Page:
Singularity University is expanding through the SingularityU Global program. The launch of SingularityU Milan, the first Italian chapter, is part of this program. It allows orders of magnitude more people to directly participate in its events and leverage the power of exponential technologies.
In the past year, I have written several posts about Chalmers and Clark’s famous extended mind thesis. This thesis takes seriously the functionalist explanation of mental events, and holds that the mind is not confined to skull. Instead, it can extend into artefacts and objects in the world around it.
The region of the Middle East has been in turmoil for more than a decade. With the advent of the recent terrorist attacks on Paris and the threat of more by the Muslim extremist group ISIS, many have been pondering how the problems plaguing the Middle East can be solved. I believe that technology can play an integral role in the process of repairing and advancing the region. The modernization and digitization of the entire region’s infrastructure would provide numerous benefits that would increase stability and redress the damage done to the economy and society from years of war.
Airing every Sunday 9/8c, National Geographic’s latest TV show Breakthrough, hosted by Paul Giamatti, provides a unique walkthrough into the growing arena of “how-to-enhance-human-beings” using advanced science and technology. In their latest episode, “More Than Human,” Giamatti gets up close and personal with Lockheed Martin’s newest exoskeleton suit FORTIS (video clip of the episode is provided below).
It is often articulated in society that Christianity and science/technology are at odds. While most people of faith do not hold this belief, it is imperative that the church universal continue to dispute this negative stereotype. The most effective way that Christians can do so is by actively affirming their support for people called to work in the fields of science and technology.
As we continue to exponentially march towards the future, how we use advanced science and technology will become increasingly complex, if not in ways of which appear almost magical. The question we should be asking ourselves: how far can we go? One tech. company believes they’ll be able to resurrect the deceased using artificial intelligence (A.I.), nanotechnology, and cryonics – 30 years from now! Yep. You read that right
Artificial intelligence is a classic risk/reward technology. If developed safely and properly, it could be a great boon. If developed recklessly and improperly, it could pose a significant risk. Typically, we try to manage this risk/reward ratio through various regulatory mechanisms. But AI poses significant regulatory challenges. In a previous post, I outlined eight of these challenges. They were arranged into three main groups. The first consisted of definitional problems: what is AI anyway? The second consisted of ex ante problems: how could you safely guide the development of AI technology? And the third consisted of ex post problems: what happens once the technology is unleashed into the world? They are depicted in the diagram above.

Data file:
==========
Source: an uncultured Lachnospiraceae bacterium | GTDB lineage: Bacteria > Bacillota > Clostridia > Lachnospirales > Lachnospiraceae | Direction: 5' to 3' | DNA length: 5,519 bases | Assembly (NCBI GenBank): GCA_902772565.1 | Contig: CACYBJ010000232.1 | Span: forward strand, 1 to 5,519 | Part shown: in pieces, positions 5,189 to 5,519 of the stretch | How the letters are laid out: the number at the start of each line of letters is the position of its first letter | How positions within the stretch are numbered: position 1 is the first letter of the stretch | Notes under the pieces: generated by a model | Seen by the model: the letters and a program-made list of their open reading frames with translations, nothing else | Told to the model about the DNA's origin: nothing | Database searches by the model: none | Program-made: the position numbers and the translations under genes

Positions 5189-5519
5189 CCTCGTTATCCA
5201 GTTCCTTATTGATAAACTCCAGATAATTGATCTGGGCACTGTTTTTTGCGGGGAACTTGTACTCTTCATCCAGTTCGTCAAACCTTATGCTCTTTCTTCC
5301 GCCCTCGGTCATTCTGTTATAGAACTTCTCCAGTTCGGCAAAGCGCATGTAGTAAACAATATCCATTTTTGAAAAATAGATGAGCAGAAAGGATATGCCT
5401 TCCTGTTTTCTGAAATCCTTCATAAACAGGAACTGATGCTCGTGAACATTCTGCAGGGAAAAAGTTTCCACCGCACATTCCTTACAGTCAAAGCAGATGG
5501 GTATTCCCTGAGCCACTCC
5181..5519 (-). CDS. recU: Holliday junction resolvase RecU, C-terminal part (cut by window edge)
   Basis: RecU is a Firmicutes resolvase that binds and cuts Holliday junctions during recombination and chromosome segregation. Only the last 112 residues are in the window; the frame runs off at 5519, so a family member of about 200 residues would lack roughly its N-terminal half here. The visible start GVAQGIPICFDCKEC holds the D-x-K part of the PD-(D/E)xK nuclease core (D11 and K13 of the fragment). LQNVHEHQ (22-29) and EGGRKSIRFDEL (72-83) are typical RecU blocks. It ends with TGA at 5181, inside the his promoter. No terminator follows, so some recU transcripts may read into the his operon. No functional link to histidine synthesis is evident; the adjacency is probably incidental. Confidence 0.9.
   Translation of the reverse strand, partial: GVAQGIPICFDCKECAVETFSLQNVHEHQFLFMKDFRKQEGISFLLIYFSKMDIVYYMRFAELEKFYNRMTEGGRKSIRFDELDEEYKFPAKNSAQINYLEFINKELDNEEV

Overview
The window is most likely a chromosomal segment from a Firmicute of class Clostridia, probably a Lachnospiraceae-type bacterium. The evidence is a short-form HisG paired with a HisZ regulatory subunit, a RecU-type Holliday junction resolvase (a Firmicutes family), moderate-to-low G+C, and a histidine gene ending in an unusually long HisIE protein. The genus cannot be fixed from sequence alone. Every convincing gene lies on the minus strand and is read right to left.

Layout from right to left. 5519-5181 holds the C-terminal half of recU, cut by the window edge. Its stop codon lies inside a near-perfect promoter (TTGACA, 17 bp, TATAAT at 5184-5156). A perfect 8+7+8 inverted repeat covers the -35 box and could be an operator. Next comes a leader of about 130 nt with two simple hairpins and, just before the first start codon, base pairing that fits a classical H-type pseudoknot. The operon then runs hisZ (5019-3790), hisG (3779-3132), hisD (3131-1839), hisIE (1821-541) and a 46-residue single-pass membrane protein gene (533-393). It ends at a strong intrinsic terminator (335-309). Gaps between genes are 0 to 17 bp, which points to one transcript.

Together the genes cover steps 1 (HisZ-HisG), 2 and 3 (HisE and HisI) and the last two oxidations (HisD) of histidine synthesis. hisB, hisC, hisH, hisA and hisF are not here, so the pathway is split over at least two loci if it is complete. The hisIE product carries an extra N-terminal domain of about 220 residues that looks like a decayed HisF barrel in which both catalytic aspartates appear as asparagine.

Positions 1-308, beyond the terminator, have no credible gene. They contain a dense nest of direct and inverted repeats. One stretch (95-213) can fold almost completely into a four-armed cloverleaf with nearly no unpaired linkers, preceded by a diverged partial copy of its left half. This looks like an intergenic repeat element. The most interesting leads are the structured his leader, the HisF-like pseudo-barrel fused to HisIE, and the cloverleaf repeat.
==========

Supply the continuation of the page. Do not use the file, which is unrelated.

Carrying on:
The following sections are hereby added to the Nevada Transhumanist Party Platform. Pursuant to Article I, Section XXV, these sections are not officially considered part of the Nevada Transhumanist Party Constitution at this time, but shall have equivalent standing to the Platform Sections within that Constitution. It will be possible to officially amend the Nevada Transhumanist Party Constitution to include these statements during periodic biennial filings of Certificates of Continued Existence with the Nevada Secretary of State.
Our lives are shaped by smarter and smarter machines, helping us in big and small decisions. Corporations are busy developing products and services based on artificial intelligence. The moral implications of this symbiotic relationship must be deeply explored. A wide and inclusive public conversation is needed to address the issues they are raising.
In the pictures I am with George Carey, Ben Goertzel, and Vlad Bowen, the day before the Modern Cosmism conference last month in New York. Here I try to summarize some interrelated and compatible but slightly different viewpoints on modern Cosmism.
Blockchain technology is at the heart of cryptocurrencies like Bitcoin. Most people have heard of Bitcoin and some are excited by the prospect it raises of a decentralised, stateless currency/payment system. But this is not the most interesting thing about Bitcoin. It is the blockchain technology itself that is the real breakthrough. It not only provides the foundation for a currency and payment system; it also provides the foundation for new ways of organising and managing basic social relationships. This includes legal relationships such as those involved in contractual exchange and proprietary ownership. The most prominent expression of this potential comes in the shape of Ethereum, an open source platform that allows developers to use blockchains for whatever purpose they see fit.